Most endoscopies are carried out at a local hospital, although some larger GP surgeries may offer the procedure.
Before having an endoscopy
Depending on what part of your body is being examined, you may be asked to avoid eating and drinking for several hours beforehand.
If you are having a colonoscopy or flexi-sigmoidoscopy you may also be given a laxative to help clear stools from your bowels.
In some cases, you may also require antibiotics to reduce risk of an infection.
If you are taking a medicine to thin your blood, such as warfarin, you may be asked to stop taking it for a few days before having your endoscopy. This is to prevent excessive bleeding during the procedure. However, do not stop taking any prescribed medicine unless your GP or specialist advises you to do so.
The endoscopy procedure
An endoscopy is not usually painful, although it may feel uncomfortable.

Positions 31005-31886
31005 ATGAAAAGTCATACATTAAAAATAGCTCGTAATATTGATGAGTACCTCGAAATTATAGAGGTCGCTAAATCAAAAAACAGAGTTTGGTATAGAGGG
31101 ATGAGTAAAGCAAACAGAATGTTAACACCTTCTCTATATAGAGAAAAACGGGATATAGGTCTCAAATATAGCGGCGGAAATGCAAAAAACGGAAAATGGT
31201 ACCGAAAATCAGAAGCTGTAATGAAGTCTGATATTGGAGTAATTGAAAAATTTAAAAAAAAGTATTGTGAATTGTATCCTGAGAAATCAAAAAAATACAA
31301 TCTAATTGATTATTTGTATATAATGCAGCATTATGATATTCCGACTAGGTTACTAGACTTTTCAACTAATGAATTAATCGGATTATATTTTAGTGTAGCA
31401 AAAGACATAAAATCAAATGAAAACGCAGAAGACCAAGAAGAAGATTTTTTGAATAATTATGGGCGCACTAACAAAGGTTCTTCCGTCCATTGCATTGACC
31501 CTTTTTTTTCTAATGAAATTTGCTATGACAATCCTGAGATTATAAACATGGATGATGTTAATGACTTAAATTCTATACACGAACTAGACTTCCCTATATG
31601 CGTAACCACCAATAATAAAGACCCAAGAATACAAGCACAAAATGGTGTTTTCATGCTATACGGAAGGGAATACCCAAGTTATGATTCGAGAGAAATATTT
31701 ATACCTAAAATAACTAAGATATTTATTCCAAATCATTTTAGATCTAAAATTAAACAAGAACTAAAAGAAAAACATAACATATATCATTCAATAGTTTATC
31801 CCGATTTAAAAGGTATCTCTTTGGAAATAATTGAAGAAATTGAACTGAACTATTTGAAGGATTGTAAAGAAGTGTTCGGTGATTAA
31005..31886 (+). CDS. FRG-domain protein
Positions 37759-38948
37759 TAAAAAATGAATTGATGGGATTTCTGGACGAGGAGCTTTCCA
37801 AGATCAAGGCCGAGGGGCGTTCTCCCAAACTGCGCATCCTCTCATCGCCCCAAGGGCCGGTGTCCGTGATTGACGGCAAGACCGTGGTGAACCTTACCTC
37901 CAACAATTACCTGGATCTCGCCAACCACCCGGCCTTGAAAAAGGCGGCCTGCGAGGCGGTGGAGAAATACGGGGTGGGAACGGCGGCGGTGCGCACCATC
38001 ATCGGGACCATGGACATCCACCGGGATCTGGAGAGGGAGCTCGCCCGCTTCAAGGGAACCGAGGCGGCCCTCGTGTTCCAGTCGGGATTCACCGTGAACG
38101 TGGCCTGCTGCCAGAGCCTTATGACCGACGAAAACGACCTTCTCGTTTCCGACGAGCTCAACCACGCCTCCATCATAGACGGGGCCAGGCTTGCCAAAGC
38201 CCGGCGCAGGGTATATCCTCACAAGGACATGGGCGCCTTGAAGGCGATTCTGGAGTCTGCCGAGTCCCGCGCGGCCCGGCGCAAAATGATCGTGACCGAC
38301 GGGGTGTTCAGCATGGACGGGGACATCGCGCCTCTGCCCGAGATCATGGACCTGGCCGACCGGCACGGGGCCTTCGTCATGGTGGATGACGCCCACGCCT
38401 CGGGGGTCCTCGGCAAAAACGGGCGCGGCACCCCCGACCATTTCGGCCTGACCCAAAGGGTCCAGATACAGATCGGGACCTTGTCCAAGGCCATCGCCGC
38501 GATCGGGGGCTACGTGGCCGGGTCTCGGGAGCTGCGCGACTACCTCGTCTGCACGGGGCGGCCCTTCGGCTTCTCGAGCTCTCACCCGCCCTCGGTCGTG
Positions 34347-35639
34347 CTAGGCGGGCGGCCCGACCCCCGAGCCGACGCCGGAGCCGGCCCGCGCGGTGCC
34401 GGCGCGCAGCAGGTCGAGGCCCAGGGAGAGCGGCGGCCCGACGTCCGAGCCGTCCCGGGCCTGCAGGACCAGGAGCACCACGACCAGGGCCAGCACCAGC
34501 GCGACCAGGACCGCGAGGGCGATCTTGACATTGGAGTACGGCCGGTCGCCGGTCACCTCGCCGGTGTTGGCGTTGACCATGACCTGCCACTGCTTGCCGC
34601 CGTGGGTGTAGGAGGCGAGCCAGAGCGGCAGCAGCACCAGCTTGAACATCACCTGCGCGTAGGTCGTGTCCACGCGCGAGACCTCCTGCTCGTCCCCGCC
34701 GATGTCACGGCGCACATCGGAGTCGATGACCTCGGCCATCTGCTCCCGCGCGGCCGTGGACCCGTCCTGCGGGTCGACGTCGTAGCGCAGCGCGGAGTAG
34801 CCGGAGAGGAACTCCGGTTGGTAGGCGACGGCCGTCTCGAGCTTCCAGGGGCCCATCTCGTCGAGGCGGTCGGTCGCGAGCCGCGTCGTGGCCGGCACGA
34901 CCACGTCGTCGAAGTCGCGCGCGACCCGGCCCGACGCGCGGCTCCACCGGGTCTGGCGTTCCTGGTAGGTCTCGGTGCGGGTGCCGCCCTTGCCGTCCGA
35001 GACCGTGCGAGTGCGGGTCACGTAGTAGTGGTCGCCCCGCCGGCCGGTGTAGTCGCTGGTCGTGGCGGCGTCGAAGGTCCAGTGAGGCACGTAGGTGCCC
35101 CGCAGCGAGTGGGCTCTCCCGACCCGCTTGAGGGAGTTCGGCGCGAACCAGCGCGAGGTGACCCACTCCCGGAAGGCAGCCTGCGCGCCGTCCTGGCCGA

Endoscopies do not usually require general anaesthetic (with the exception of an arthroscopy). However, you may be given a local anaesthetic to numb a specific area of your body. This may be in the form of a spray or lozenge to numb your throat, for example.
You may also be offered a sedative which makes you feel more relaxed and less aware of what is going on around you.
The endoscope is carefully guided into your body. Exactly where it enters will depend on the part of your body being examined. This may include your:
- anus (the opening through which stools are passed out of the body)
- urethra (the tube that connects the bladder to the vulva or penis, through which urine passes)
In some cases, the endoscope will be inserted into a small cut your surgeon makes in your skin.
Depending on the exact nature of the procedure and its objectives, an endoscopy can take 15-60 minutes to carry out. It will usually be performed on an outpatient basis, which means you will not have to stay in hospital overnight.
After an endoscopy
After having an endoscopy, you will probably need to rest for about an hour until the effects of the local anaesthetic and/or the sedative have worn off. You should not drive immediately after the procedure, so you will need to arrange transport to take you home.
If your bladder is being examined (cystoscopy), you may notice some blood in your urine. This should pass within 24 hours of having the procedure. Contact your GP for advice if you still have blood in your urine after this time.